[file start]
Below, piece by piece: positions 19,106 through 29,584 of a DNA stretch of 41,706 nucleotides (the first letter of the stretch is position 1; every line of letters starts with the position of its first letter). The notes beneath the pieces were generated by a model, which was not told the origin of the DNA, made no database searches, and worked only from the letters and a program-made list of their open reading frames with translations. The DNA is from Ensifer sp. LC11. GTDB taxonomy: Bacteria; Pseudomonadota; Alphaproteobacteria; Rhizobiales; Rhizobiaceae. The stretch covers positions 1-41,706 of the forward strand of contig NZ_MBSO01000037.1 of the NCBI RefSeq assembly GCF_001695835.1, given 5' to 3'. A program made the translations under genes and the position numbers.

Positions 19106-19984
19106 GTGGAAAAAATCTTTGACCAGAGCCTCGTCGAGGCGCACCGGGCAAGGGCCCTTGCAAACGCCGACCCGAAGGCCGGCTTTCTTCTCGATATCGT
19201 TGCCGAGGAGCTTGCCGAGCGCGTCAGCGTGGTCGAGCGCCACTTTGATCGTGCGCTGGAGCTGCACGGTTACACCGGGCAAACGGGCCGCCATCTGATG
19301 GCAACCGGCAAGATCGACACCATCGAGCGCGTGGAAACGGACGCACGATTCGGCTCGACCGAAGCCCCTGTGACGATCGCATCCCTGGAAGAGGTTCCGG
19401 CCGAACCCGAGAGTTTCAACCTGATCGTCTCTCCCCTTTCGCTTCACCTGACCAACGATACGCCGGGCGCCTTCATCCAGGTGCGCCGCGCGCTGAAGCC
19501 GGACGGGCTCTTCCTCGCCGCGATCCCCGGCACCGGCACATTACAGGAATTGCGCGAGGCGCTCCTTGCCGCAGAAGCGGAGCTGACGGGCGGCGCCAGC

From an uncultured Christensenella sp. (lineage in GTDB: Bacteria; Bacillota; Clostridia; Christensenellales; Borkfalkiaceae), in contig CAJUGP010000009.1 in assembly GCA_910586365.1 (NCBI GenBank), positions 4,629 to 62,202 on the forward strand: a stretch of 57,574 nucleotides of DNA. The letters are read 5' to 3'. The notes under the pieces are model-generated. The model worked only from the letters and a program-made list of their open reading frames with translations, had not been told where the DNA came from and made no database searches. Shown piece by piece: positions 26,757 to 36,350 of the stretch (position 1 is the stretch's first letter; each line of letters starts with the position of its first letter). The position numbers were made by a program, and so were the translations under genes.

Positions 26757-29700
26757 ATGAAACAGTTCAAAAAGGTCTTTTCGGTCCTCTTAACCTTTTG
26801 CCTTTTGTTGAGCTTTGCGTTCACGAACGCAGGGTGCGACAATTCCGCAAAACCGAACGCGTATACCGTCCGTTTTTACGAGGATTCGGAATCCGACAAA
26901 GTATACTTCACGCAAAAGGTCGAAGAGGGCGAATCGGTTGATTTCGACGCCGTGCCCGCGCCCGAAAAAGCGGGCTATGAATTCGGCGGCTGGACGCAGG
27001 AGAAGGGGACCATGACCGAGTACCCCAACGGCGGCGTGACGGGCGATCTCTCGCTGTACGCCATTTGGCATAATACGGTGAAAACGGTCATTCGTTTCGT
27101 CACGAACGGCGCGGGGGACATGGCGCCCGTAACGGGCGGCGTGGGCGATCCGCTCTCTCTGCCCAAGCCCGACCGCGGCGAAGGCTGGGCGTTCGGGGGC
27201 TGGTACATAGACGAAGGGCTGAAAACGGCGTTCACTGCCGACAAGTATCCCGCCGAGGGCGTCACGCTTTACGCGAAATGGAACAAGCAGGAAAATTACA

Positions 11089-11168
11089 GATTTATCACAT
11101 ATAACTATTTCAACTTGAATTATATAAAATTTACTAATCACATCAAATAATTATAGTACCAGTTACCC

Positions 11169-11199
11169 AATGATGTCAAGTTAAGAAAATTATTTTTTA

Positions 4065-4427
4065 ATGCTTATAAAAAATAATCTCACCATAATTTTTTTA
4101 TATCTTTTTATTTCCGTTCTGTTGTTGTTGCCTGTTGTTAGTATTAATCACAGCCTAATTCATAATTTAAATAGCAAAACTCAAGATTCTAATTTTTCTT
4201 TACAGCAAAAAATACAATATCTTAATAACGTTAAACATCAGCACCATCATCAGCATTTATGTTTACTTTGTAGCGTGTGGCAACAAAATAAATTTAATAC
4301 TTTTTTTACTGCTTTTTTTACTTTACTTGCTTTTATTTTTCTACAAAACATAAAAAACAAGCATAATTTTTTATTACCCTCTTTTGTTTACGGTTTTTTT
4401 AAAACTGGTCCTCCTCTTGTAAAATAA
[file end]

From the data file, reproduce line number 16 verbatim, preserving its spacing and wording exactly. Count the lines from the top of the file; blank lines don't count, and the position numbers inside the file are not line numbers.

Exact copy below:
Positions 11089-11168